The celebration of the fifth centennial of Perugino’s death – the “divine painter”’s – has gotten into the thick of things by now. In Perugia, in early March, the exhibition Il meglio maestro d’Italia. Perugino nel suo tempo (“The best master all over Italy: Perugino in his own times”) was inaugurated, that will remain open until June 11, 2023. It is held inside the National Gallery of Umbria in Corso Vannucci, Perugia’s main street, named precisely after him since Pietro Vannucci was his real name.
The collaboration between the National Gallery of Umbria and the “St. Lawrence Island”
The exhibition has proved the ideal chance for a collaboration between different cultural agencies in town, namely the National Gallery of Umbria and the architectural complex called “St. Lawrence Island.” The latter loaned the Perugia museum the St. Onuphrius Altarpiece painted by Luca Signorelli, usually kept in one of the rooms of the Chapter Museum, set next to the St. Lawrence Cathedral.
The Saint Onuphrius Altarpiece, by Luca Signorelli
In the middle Virgin Mary is depicted, enthroned, together with the Christ Child. On the left, the Saints Onuphrius and John the Baptist. On the right, Saint Lawrence and a Catholic bishop. At the feet of the throne, an angel plays a lute. The work was commissioned by Bishop Dionisio Vannucci, so the character painted on the right should possibly be identified as Giacomo Vannucci, the uncle of the former, as Dionisio meant to honor his memory.
The Martinelli Altarpiece is restored – live!
In its turn, the National Gallery loaned the Martinelli Altarpiece – originally made for the Church of Saint Francis al Prato, Perugia – to the St. Lawrence Island for an interesting event. Starting from March 20, in fact, in the room called Sala del Dottorato in the cathedral’s cloister, the Martinelli Altarpiece will be restored live. Painted by Perugino, it shows the martyrdom of Saint Sebastian. It had been commissioned in March 1505 by Giovanni and Sinibaldo Martinelli in memory of their father. Perugino, however, would just fulfill the job thirteen years later, after a long litigation. The date of completion is written on the frieze of the pedestal on which the pillar and Sebastian’s feet lie.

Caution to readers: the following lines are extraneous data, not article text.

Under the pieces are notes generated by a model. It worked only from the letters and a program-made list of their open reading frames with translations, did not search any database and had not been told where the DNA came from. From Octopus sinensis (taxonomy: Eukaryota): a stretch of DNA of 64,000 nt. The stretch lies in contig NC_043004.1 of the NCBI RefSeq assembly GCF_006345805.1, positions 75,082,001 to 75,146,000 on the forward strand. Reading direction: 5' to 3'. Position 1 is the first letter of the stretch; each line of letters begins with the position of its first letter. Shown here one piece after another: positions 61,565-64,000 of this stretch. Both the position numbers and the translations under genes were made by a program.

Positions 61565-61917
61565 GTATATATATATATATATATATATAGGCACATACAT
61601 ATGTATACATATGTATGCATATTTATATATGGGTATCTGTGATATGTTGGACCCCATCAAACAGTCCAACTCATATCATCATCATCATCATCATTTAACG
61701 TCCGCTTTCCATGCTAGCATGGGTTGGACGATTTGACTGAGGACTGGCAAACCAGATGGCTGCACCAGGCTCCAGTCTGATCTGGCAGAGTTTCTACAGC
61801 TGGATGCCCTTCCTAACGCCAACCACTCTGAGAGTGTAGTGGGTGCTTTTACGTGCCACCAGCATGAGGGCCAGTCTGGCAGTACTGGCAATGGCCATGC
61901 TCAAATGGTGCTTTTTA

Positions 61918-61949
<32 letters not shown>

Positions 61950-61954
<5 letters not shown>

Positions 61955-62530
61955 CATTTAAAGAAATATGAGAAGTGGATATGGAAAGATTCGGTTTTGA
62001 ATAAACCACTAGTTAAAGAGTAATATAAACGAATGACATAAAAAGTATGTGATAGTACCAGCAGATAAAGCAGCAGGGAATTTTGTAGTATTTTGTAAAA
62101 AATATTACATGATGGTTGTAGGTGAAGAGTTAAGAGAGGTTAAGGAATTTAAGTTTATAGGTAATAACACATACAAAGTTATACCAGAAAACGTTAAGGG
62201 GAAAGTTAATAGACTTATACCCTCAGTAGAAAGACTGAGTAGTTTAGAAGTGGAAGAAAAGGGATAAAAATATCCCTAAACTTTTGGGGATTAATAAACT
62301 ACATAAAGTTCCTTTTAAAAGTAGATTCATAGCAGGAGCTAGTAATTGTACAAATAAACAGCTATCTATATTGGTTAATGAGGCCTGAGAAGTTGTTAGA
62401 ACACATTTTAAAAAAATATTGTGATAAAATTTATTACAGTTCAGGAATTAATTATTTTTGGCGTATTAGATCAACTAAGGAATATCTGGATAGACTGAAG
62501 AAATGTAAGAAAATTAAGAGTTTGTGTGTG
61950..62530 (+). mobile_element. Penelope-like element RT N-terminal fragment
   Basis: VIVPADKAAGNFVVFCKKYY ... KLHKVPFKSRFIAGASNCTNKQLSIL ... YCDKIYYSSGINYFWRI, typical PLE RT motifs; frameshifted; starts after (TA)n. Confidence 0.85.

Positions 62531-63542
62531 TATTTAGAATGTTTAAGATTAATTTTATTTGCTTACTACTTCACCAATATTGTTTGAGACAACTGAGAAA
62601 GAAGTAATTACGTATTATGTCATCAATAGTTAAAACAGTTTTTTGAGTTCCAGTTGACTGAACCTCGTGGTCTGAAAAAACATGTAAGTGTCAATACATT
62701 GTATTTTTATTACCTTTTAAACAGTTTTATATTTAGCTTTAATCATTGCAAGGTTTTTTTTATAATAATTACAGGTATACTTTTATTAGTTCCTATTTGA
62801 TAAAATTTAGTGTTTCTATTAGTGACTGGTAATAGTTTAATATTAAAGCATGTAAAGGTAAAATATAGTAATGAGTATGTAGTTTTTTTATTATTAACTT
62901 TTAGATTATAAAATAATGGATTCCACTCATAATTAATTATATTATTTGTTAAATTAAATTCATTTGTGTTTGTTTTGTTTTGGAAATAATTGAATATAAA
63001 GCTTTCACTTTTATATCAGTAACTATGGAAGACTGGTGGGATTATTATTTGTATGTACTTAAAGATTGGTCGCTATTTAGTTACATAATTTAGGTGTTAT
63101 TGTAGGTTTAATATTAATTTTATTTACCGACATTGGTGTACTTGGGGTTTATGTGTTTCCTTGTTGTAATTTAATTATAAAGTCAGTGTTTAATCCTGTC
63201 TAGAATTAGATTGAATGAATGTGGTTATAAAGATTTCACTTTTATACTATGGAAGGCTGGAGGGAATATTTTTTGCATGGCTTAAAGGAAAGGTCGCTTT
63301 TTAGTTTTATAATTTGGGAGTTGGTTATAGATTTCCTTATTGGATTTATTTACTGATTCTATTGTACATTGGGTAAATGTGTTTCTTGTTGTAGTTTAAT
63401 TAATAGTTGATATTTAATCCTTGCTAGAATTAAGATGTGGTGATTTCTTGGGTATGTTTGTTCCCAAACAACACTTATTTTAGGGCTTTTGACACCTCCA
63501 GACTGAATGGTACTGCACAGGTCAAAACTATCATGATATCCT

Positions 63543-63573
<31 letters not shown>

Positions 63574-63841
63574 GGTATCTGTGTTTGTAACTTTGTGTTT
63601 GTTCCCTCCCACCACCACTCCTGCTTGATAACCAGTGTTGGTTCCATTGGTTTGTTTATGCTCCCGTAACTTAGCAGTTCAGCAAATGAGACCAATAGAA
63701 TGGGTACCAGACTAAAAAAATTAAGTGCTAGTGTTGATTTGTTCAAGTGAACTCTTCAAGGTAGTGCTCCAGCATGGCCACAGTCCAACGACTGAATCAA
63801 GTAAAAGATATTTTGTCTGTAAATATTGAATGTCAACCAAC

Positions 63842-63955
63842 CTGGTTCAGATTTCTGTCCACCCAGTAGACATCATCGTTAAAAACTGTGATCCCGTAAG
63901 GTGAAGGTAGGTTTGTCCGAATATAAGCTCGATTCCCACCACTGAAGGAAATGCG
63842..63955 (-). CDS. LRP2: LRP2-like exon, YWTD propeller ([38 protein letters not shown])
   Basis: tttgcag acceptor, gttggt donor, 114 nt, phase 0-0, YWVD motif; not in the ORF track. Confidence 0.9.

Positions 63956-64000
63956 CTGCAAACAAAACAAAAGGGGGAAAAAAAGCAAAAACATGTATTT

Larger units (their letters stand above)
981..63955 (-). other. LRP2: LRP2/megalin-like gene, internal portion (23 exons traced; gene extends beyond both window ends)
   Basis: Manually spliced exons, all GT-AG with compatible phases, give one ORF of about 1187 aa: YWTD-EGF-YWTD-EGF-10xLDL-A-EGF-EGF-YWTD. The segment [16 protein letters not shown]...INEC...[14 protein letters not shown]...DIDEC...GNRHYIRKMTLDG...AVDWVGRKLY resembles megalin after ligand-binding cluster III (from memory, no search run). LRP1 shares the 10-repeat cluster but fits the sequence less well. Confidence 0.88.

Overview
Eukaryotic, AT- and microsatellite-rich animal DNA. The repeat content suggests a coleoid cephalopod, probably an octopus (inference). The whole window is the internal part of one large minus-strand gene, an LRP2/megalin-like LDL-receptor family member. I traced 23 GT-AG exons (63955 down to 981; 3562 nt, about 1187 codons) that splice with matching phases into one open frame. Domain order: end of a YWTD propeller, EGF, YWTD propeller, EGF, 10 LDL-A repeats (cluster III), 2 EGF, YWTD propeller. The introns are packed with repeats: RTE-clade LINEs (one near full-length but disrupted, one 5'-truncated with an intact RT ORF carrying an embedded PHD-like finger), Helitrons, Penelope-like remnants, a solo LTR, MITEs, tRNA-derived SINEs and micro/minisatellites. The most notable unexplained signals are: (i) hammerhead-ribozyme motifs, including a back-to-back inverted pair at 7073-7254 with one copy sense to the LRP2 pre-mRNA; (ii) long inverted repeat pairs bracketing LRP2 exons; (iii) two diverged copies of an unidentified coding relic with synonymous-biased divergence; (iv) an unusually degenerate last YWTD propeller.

Restoration, which will now be carried out by CBC experts (a society dealing with art restoration and preservation), was absolutely needed because of the altarpiece’s bad state after having been shifted more than once from one place to another in the original church.
The event, that has a strong educational significance, will allow viewers to watch and learn the skills and techniques of art restoration via a full immersion in the atmospheres of a Renaissance workshop, and Perugino’s lifestyle. It will also make it possible to take a closer look on the history of art preservation, as well as the development of its techniques.
The Marriage of the Virgin and other works by “the best master in Italy” come back to Perugia
The Perugino Exhibition has a national and even international horizon. In addition to providing a chance to eyewitness the restoration of the Martinelli Altarpiece, it will also allow visitors to admire a selection of Perugino paintings from other Italian museums, and farther than that. Among the many works on display, you will see Virgin Mary and the Christ Child, with the Saints John the Baptist and Sebastian; the Pietà (and the Saints Nicodemus, John the Evangelist, Mary Magdalene, Joseph of Arimathea); and The Prayer in the Garden of Gethsemane, loaned by the Uffizi Gallery, Florence. And moreover, the Polyptych of the Pavia Charterhouse, from the Charterhouse Museum, Pavia. The Scarani Altarpiece, from the National Art Gallery in Bologna. Virgin Mary with the Christ Child and angels, between the Saints Rose and Catherine of Alexandria has arrived from beyond the Atlantic Ocean, i.e. the National Gallery of Art in Washington, DC. Finally, one of Perugino’s most famous paintings, The Marriage of the Virgin, has been loaned by the Museum of Fine Arts in Caen, France.